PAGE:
You know that moment when you see something so beautiful and so mesmerizing that you’re awestruck and speechless? Like a striking sunrise, an amazing structure (natural or man-made), or someone you love but haven’t seen in a while? In moments like that, you are fully present. In “the Now”. -brittany
I finally finished reading “The Power of Now”. I downloaded it on Kindle a couple months ago but didn’t read it consistently. I originally downloaded it as part of my Audible subscription , but for two reasons I gave that up for a Kindle copy.
First, Eckhart Tolle is not that great of a narrator. From my understanding, even the authors have to audition in order to narrate their own audio book. So I’m surprised Tolle was selected because his voice was very quiet, monotone, and unenthusiastic. Basically, it was hard to listen to because it didn’t hold my attention.
Second, this material is deep. I consistently had to stop and think about the material. I’d have to go back, reread, then stop and think again. Plus, there were many useful quotes that I wanted to highlight and reread later. Audio books are not good for this because they don’t support specific rereads or highlighting. (As far as I know, you can just Rewind 15 seconds and Add a Bookmark at a certain point.)
What is the book about? Well, its title and…
Why our intense, conscious presence in the present is important. And how to do that.
The “illusion” of the past and future, and that the present (Now) is all there that there is. It sounds so mumbo-jumbo but I think of it like this: the past no longer exists, and the future does not yet exist. Why do we obsess over that which does not exist? (Called “the compulsion to live almost exclusively through memory and anticipation”, pg 48) We forget to actually live when we do that, because we can only live in the present moment.
The problem of ego and mind-identification. We aren’t who we think we are. Basically we identify with so many external labels (social status, physical appearance, etc.) and so constantly feel under threat. Our life revolves around preserving these labels because we (or the ego) believe we are preserving ourselves. (“the psychological need of past for your identity and future for your fulfillment”, pg 72)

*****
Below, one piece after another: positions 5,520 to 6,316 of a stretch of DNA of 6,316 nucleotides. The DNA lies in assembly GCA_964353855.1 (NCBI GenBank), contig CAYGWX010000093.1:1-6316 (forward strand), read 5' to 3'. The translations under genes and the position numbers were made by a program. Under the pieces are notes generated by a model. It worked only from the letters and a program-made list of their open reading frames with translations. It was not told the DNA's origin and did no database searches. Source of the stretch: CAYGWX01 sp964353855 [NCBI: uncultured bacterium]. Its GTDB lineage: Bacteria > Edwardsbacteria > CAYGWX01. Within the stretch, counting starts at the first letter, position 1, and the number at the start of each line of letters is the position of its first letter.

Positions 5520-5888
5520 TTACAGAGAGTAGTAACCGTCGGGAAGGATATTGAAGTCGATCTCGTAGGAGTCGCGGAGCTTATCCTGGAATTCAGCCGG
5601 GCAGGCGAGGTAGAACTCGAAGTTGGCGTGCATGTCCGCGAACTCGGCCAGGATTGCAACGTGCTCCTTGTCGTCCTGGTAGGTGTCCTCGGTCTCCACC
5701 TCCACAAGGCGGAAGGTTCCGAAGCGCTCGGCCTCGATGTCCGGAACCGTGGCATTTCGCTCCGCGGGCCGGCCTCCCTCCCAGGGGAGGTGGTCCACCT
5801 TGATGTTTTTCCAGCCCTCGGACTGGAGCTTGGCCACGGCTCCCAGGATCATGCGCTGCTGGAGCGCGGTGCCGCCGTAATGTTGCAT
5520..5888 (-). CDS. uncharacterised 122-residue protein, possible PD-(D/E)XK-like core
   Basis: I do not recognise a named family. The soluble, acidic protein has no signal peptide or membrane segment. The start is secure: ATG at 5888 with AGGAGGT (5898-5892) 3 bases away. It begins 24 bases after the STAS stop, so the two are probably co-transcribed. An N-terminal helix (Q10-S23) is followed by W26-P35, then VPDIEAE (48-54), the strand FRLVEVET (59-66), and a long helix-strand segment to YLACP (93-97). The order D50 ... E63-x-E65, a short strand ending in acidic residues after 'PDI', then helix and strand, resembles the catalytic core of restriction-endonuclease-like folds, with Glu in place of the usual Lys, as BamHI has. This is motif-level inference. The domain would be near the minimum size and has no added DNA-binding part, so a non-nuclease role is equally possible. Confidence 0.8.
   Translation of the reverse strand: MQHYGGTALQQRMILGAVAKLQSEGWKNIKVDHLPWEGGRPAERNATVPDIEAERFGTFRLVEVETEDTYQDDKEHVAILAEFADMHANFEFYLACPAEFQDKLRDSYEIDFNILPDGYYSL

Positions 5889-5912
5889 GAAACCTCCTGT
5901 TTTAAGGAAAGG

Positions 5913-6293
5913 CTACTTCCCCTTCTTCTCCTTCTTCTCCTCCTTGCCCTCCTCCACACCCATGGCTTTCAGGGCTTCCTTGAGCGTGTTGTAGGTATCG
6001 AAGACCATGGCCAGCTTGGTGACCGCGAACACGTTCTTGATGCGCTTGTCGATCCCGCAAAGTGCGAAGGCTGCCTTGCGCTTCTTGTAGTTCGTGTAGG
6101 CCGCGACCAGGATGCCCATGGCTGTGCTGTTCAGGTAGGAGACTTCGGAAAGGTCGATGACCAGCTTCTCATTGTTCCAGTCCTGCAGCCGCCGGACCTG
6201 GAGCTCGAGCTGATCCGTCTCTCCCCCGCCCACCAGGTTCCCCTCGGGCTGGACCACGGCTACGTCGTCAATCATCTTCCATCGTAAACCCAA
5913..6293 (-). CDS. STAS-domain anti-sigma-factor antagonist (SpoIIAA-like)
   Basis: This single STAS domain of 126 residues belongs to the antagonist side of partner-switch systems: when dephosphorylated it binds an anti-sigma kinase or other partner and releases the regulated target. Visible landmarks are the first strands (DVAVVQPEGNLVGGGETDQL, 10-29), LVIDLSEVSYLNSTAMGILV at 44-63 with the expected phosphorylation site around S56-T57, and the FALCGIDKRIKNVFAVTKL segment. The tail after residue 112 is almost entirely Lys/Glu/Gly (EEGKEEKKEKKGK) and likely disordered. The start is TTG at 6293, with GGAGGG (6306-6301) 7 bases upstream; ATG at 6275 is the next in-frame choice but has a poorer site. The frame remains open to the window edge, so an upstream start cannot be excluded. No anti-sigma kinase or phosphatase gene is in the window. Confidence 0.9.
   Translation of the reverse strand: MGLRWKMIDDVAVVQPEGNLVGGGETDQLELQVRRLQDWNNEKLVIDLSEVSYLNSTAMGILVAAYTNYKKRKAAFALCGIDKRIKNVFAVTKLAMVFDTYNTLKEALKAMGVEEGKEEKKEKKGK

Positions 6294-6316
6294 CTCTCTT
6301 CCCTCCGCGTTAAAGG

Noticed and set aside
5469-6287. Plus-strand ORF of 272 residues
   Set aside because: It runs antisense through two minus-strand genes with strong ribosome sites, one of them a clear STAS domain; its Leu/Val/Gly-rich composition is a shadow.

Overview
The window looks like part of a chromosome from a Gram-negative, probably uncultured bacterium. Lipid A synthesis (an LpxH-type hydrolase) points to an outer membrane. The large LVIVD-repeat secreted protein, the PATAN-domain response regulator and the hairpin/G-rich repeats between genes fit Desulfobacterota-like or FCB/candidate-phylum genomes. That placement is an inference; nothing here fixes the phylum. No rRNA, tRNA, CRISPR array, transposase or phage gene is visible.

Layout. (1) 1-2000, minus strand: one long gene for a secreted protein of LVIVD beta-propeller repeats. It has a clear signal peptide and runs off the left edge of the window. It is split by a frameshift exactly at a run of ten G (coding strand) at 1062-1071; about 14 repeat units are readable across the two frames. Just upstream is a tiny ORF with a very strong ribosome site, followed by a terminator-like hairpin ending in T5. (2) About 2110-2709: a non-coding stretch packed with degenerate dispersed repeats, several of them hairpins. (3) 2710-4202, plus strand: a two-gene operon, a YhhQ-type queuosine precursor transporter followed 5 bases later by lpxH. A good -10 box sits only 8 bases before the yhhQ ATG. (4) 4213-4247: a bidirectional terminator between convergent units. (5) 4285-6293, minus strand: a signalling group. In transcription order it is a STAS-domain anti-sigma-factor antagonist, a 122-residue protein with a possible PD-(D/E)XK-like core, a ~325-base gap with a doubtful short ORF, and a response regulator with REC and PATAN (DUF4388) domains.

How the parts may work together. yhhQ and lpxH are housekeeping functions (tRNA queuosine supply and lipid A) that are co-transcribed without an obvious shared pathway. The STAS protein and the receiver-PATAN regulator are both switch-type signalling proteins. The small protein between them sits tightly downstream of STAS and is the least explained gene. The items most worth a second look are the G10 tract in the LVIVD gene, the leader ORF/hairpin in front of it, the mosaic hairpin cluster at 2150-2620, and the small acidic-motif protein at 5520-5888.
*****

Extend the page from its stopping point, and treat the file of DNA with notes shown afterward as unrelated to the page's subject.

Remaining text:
I think the most difficult concept for me to understand was how to accept the present moment without becoming apathetic about the situation. He gives the example of being stuck in the mud, or lost in a fog. Acceptance is NOT giving up and resorting to being in mud/fog forever. But if you deny the fact the you are stuck or lost, how can you do anything to change that? The action you take would be based on misinformation. (Almost like: admitting you have a problem is the first step to recovery.)
And whenever we hear these “universal laws of life”, of course we’re going to ask “what about this specific situation?”. What’s nice is that this book is set up as a Q&A, answering those “what about” or “what if” questions.
Of course, I’m not saying Tolle has the answer to everything. I find the book is a guidepost, not the path.
As I said, it took me a while to read this book. Yes because I was constantly rereading, but also because I took breaks (wasn’t always reading consistently). So the concepts I write about here are the ones that really stuck to me. THERE IS SO MUCH MORE.
What’s great about Kindle is that everything I highlight gets put into one place, and as I reread my notes I realize this post is but a scratch on the surface.
So, to top this up, I’m just going to share some of my favorite highlights.
The enlightened person’s main focus of attention is always the Now, but they are still peripherally aware of time.
You are aware of where you want to go, but you honor and give your fullest attention to the step that you are taking at this moment.
If all your problems or perceived causes of suffering or unhappiness were miraculously removed for you today, but you had not become more present, more conscious, you would soon find yourself with a similar set of problems or causes of suffering.
When you complain, you make yourself into a victim.
If it is a mistake, at least you learn something, in which case it’s no longer a mistake.
It is not uncommon for people to spend their whole life waiting to start living.
Gratitude for the present moment and the fullness of life now is true prosperity.
Feeling will get you closer to the truth of who you are than thinking.
This may be hard to grasp for a mind accustomed to thinking that everything worthwhile is in the future.
You cannot transform yourself, and you certainly cannot transform your partner or anybody else. All you can do is create a space for transformation to happen, for grace and love to enter.
Judgement is either to confuses someone’s unconscious behavior with who they are or to project your own unconsciousness onto another person and mistake that for who they are.
When there is no way out, there is still always a way through.
I want to recommend this to people, but only if you’re ready. It’s a deep read. If you’re going to get anything out of it, it requires reflection and introspection. It’s not for you if you think you have life figured out and you’re not open spiritual exploration. (And anyways even if you adhere to a specific religious belief, I think you might find a lot of these concepts to be complementary to your practice.)
Thank you so much for reading my review and short summary! 🙂